Nancy Edmonds Hanson
Faced with the choice of time or money, the Moorhead City Council decided Monday to forego spurring Ames Construction into round-the-clock efforts to complete the SE Main/20-21st Street underpass project by Thanksgiving.
Instead, the huge, slow-moving construction project – now in its fourth construction season – will continue with crews working from 7 a.m. to 7 p.m. five days a week and some Saturdays. That means completion of the $52 million complex of three railroad bridges and the roadways underneath won’t come until the beginning of Summer 2022.
The council had asked the city engineering department to work with Ames on options for a speedier wrap-up. Assistant engineer Tom Trowbridge brought back Ames’ proposal, along with a generally positive poll of neighboring residents and the cost estimate for increasing to three shifts of workers.
The city asked 624 homeowners, renters and businesses within half a mile of the project whether they would prefer extending construction hours this summer for an earlier completion date or maintaining the current schedule. Trowbridge reported that about one-third responded. Of them, 173 favored accelerated hours for a quicker finish, while 50 reacted negatively to the prospect of 24-hour construction work. Several said their opinions would be affected by the cost of the adjustments.
The same turned out to be true of the council members themselves. Presented with Ames’ estimate of an added $2.2 million in costs, a majority balked. “Spending $2.2 million to save six months or so seems excessive,” member Deb White commented. “That’s something like $11,000 for every day.” After Trowbridge explained the fees would come from the city’s state transportation aid funds – already earmarked for other projects, including the Center Avenue/11th Street underpass – she concluded, “It’s not worth the cost.”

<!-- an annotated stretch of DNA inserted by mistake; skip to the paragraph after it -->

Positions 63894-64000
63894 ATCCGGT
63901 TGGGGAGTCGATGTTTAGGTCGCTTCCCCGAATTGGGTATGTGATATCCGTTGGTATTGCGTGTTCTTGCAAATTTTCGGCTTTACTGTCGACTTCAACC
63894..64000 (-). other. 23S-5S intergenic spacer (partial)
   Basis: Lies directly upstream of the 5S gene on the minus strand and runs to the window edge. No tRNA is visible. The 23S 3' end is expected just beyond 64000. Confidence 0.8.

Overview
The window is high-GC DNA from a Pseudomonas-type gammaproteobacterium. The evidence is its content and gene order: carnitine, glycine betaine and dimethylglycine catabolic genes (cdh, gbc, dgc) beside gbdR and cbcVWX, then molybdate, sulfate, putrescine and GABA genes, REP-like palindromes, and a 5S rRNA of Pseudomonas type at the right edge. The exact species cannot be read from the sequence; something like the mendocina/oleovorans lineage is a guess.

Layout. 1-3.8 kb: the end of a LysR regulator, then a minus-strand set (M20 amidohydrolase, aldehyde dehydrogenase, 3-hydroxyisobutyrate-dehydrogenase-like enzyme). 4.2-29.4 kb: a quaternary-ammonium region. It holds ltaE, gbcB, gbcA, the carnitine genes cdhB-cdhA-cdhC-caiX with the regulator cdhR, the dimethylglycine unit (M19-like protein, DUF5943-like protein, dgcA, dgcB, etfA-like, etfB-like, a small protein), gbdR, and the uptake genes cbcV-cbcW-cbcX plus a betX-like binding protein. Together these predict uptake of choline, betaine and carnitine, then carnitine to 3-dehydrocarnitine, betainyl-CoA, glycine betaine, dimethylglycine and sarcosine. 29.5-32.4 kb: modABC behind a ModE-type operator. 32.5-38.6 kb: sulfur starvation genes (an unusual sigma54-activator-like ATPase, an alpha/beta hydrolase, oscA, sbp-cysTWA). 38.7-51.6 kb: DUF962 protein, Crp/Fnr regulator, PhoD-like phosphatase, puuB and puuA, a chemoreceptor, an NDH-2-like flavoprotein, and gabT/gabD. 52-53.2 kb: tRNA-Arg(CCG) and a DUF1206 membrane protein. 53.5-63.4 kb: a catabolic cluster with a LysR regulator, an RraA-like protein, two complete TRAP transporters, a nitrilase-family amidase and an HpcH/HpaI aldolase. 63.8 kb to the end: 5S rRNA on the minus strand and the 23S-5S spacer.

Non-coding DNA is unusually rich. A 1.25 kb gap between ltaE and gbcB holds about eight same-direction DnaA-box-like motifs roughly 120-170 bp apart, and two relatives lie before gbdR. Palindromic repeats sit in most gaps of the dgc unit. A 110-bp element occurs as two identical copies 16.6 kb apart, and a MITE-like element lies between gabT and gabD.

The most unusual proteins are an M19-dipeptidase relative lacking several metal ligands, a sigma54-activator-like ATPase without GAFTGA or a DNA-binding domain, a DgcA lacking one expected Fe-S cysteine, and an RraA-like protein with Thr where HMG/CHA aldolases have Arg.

Members Heather Nesemeier, Shelly Dahlquist and Laura Caroon were on the same page. Caroon pointed out that the constant noise from the site has been very draining. “I’d hate to have residents go through this all summer, then find it was just too hard on the community.”
Trowbridge noted that, even with the proposed acceleration, the outcome would still be uncertain. Heavy rains, pandemic-related problems finding workers and materials, and the possibility of an early onset of winter could affect the predicted early opening on Nov. 24.
In the end, the council voted unanimously to maintain the current pace at the current price.